In normal times, fans of different teams will try to outdo each other to give their clubs the best support during a match. And Gardner says that a similar kind of battle might kick in behind closed doors, even though the only spectators are now professionals.
 
“In the Europa League semi-final, the Sevilla squad were just in front of us and it was like having fans in,”
he marvels.
“They were so noisy every time there was a chance, a tackle, anything. So noisy. You almost thought: I can't believe it. All of the 11 subs were making a racket, and it was incredible. It was so loud – the loudest I've ever known.
 
“Does it then become a contest between the two sets of staff? Yeah, I think so, a little bit. I thought Sevilla were a little bit over the top, to be honest. I've never known anything like it. But what else have you got, in terms of sound? I think the silence means that people have encouraged staff, substitutes to be more vocal, because it's still so weird to have games with total silence.”

Access All Areas: United 2 Villa 1Video

I was sat opposite the Bob Lord Stand – where the substitutes and staff reside – for Tuesday’s win at Burnley, but even there, when Paul Pogba found the net there was a clear outburst of noise in the stand housing the press.
 
“You're not banned from making noise,”
admits Mitten.
“As a journalist, it would be very unprofessional to do so, so I haven't done. But I've felt like it, do you know what I mean? At Everton I just wanted to go in the away end and get a one-man away end going. I recently wanted to go in the home end at Villa to stop Liverpool scoring in the FA Cup, in perhaps this mistaken belief that one person can make a difference. But I think you've got to have that bit of hope that you can as a fan. I've just noticed that you can see it [the atmosphere] is an extension of the good team spirit, and it's all positive.”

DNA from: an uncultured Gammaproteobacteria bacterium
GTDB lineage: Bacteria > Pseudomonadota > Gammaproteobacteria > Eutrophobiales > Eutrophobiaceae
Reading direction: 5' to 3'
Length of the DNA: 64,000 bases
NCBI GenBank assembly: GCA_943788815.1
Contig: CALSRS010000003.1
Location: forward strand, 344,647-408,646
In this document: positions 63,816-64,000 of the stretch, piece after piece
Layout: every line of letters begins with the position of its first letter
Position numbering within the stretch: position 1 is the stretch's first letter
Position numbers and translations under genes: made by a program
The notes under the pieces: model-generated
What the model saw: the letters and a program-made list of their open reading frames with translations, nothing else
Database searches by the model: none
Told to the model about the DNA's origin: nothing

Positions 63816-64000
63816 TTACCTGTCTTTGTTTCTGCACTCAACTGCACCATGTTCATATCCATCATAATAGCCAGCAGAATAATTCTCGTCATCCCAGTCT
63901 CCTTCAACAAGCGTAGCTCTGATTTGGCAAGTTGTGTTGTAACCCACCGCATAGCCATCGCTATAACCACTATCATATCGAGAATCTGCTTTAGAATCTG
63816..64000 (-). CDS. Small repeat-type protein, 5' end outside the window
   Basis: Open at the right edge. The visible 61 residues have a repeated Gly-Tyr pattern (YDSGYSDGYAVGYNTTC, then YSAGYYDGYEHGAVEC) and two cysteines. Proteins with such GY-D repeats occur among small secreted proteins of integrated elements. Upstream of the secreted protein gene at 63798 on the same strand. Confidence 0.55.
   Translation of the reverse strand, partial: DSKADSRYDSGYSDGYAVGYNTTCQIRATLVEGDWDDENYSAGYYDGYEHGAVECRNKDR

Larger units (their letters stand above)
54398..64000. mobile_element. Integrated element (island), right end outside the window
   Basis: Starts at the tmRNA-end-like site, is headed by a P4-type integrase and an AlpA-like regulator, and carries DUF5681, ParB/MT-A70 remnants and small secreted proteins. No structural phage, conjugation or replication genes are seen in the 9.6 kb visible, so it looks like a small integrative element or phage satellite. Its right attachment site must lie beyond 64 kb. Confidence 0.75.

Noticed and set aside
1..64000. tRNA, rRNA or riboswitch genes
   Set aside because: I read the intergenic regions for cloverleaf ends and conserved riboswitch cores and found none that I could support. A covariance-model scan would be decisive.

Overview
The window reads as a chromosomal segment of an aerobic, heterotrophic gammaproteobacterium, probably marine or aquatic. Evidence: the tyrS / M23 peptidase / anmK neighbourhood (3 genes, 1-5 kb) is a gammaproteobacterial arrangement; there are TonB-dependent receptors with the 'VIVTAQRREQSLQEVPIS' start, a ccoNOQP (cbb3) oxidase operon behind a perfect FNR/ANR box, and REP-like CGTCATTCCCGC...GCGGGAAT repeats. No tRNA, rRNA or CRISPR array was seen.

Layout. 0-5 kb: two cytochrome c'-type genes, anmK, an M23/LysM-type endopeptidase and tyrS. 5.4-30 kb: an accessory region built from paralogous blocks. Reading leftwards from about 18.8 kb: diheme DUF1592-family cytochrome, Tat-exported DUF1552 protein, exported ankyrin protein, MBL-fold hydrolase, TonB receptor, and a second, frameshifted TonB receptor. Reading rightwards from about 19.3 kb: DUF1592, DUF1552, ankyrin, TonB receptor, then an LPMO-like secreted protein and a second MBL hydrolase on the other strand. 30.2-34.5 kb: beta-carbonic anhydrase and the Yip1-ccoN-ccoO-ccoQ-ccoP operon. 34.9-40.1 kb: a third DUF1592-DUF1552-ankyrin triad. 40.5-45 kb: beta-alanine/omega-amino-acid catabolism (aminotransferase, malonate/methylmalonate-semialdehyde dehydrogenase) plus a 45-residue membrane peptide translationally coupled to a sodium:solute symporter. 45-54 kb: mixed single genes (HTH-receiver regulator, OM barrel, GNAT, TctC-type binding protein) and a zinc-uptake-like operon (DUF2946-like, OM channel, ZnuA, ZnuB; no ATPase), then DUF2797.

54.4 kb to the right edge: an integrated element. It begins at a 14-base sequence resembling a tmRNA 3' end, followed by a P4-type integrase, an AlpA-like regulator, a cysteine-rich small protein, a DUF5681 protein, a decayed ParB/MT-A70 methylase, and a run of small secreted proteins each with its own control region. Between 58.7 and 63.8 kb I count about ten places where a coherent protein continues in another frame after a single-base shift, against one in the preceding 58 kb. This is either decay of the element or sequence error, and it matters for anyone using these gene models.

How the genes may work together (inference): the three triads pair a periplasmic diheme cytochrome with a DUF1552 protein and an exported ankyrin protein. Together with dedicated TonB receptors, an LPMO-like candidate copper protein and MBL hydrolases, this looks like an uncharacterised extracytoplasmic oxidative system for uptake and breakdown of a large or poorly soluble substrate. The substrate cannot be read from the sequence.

High above us on Tuesday was Gary Neville, in his commentary role for Sky Sports, plus Darren Fletcher [first-team coach] and Martyn Pert [conditioning specialist]. Could they have been responsible for the cheers we heard? The Athletic’s Laurie Whitwell tweeted that Fletcher and Pert enjoyed a celebratory fist-bump and that the Scot
“leapt”
to celebrate Pogba’s goal.
 
Gardner says his co-commentator Ben Thornley is also living every minute.
“Ben’s like a jack in a box. He's up and down, he's living it all. You don't want somebody shouting all over the commentary for every goal or a normal goal. But in certain circumstances when it's so dramatic, you want that. I dread to think what he'll be like at Anfield on Sunday! But he's a fan; he lives every moment of it.
 
“Where we are in the press box is up by the analysts. Darren Fletcher's in there now, and Fletch is not up there screaming and shouting, but he's kicking every ball and he's involved.”

Fletcher's United story continuesVideo

When we grab a crucial winner – as we did on Tuesday against Burnley – perhaps legends like Gary Neville or Fletcher could be excused for giving it the big’un. 
 
I’m not saying our former club captain was responsible, but there was undoubted noise. Solskjaer and co were miles away on the other side of the pitch!
 
Then again, cynics might suggest I'm merely covering my own back. As a season-ticket holder whose only avenue to watch the Reds in the flesh now is working in a media capacity, I’m privileged to be in the stadium for the odd game. But can I hold it together when we score a crucial winner that takes us top of the table? I’ll have to pass on that one and
“plead the fifth”
, as they say in the United States.
 
But without the Red Army present, I can say one thing with complete honesty: it gives me a different kind of special thrill to see the players, management and staff united, providing their own brand of support to give us whatever extra lift they can.
 
We supporters might be absent from stadiums as a collective, but our spirit remains very much alive and kicking.